On an episode of This American Life from Nov. 2015, Ira Glass and his guests- two teenage girls- discuss how social media has a “weird psychology” to it, and I think that point is illustrated quite well by Sherry Turkle’s fascinating TED Talk from 2012.
During her talk, she discusses the idea of a constant connection being a symptom of a bigger problem and a way for people to cope with that problem. Technology helps us define ourselves to live in the moment (Turkle, 2012).
In many ways, she’s right: ubiquitous tech leads to the need for Instant gratification. Instant gratification becomes the norm. We think we’re connecting and being more open and relatable, when in reality we’re isolating ourselves by retreating into our own devices.
With technological innovation over the years, communication and connection have certainly become much easier and more convenient. Connection with others is important, but are interpersonal relationships affected by social media and the portability and convenience of mobile devices? The sad, basic truth of the matter is that we expect more from technology than we do from each other (Turkle 2012).
Turkle goes on to share the idea that the “feeling of nobody listening to us” drives us toward “automatic listeners” in social media, and I believe she could not be more correct.
Turkle said something that resonated with me, “Those little devices don’t only change what we do; they change who we are.”
She talks about how people are texting and doing e-mail during meetings, classes, and other social events, including funerals. I have noticed these disturbing trends myself.
Relating to people is the crux of the issue here. How can we relate to each other, when we want to be everywhere else.
People want to customize their lives (Turkle 2012). Turkle talks about a businessman who feels like he doesn’t have anyone to talk to at work, because they’re all on their various devices and he doesn’t want to interrupt them; what about the boy she talks about who doesn’t know how to have a conversation? I find the very notion unnerving. I look around me and I see people retreating into their devices and ignoring the world.
The most terrifying concept Turkle brings up is that we believe we are not alone by connecting as much as we do, but at the end of the day, this constant connection is making us more alone (Turkle, 2012).
Have we truly become this disconnected from reality only to be connected via social media? I can identify with the aforementioned businessman. I feel we are alone in a sea of disconnected connections.
Turkle’s ideas are intriguing and led me to explore the issue a bit further. The idea that our technology makes us more lonely is a terrifying thought.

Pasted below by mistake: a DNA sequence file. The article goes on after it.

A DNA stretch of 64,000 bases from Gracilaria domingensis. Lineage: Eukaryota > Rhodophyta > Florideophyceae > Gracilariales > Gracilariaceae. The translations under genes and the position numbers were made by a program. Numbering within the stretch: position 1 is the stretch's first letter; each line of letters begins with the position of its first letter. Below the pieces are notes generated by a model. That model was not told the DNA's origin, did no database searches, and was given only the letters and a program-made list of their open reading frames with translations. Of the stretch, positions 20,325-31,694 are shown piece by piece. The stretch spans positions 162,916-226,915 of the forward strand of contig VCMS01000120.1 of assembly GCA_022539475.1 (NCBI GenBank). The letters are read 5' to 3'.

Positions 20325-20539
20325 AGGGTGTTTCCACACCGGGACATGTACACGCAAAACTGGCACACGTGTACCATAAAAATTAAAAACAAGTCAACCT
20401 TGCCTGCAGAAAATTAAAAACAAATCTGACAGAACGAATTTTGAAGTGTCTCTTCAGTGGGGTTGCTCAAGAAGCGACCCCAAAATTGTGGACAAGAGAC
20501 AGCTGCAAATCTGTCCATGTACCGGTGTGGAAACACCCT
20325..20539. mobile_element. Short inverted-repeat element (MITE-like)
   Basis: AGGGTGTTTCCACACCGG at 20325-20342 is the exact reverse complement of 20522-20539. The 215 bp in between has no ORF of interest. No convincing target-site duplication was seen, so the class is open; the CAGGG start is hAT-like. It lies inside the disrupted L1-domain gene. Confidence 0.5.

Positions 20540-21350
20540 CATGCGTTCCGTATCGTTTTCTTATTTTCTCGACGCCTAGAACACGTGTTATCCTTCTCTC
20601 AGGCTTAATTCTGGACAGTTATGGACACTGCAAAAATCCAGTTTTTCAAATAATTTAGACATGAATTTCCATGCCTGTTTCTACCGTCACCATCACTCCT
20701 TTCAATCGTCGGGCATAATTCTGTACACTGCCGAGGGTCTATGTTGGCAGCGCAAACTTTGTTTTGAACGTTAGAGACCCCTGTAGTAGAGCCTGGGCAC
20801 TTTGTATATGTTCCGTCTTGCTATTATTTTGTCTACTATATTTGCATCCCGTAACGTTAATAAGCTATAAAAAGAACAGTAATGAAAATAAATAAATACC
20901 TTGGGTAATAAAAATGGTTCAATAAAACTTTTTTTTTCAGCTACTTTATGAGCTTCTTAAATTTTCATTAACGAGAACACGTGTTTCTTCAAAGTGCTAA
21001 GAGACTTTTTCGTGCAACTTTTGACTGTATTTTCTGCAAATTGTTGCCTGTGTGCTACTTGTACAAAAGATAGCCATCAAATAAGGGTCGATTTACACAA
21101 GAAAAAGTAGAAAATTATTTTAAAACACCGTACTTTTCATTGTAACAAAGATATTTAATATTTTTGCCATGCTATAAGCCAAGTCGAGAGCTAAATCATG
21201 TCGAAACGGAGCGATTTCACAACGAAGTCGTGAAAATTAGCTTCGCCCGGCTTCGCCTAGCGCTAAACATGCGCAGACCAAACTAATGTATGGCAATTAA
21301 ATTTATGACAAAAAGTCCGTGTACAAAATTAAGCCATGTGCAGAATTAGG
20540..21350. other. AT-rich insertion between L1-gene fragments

One study, performed by UCLA, shows a direct aspect of how addictive social media can be. According to the study, teenagers are attaining the same effect from seeing the number of likes on their Facebook, Twitter, or other social media pages as they do from eating chocolate and winning money (Wolpert, 2016). As I read through the article, I realized that some of this correlates with what Turkle was saying during her TED talk, about the digital world changing the way people relate to the real world.
However, nothing illustrates what Turkle was talking about more than the simple notion that many studies have recently shown technology is making us lonely.
First off, The Feeling that people get from using social media in their devices must be compelling enough to make things the way they are right now. What do the kids do when they finish their homework, their chores, or their dinner? They returned to their device to listen to music, play games, surfing the net, use social media, etc. (Erupting Mind, 2016)
It’s fascinating to me that zoning out has become the norm. That’s not to say social media is this horrible, demonic force that takes us in and won’t let us go. It has done positive aspects.
For instance, social media has made staying in touch with old friends much easier (Mordecai, 2015). That’s not even mentioning how much it helps businesses connect.
According to the article, “Why Social Media Makes us Lonely,” the benefits of Social Media comes with some major drawbacks. We measure our lives against those of others and use it as a window into being accepted. We craft versions of our ideal self while online (Mordecai, 2015). It only highlights what Turkle has been talking about.
So, it seems like technology truly is changing human society. However, could this simply be a phase? Perhaps we accept it now, but maybe we’ll soon reject the way Silicon Valley thinks we ought to behave (Bolton, 2013).
Who knows? Smart phones are only eight years old, after all, but we should certainly be careful with the way we’re connecting.
I’d like to end on a positive note by saying there’s nothing wrong with loving technology-as long as it’s not the only relationship you’re in (Erupting Mind, 2016). It only takes stepping away from technology for a short time to see the world around you.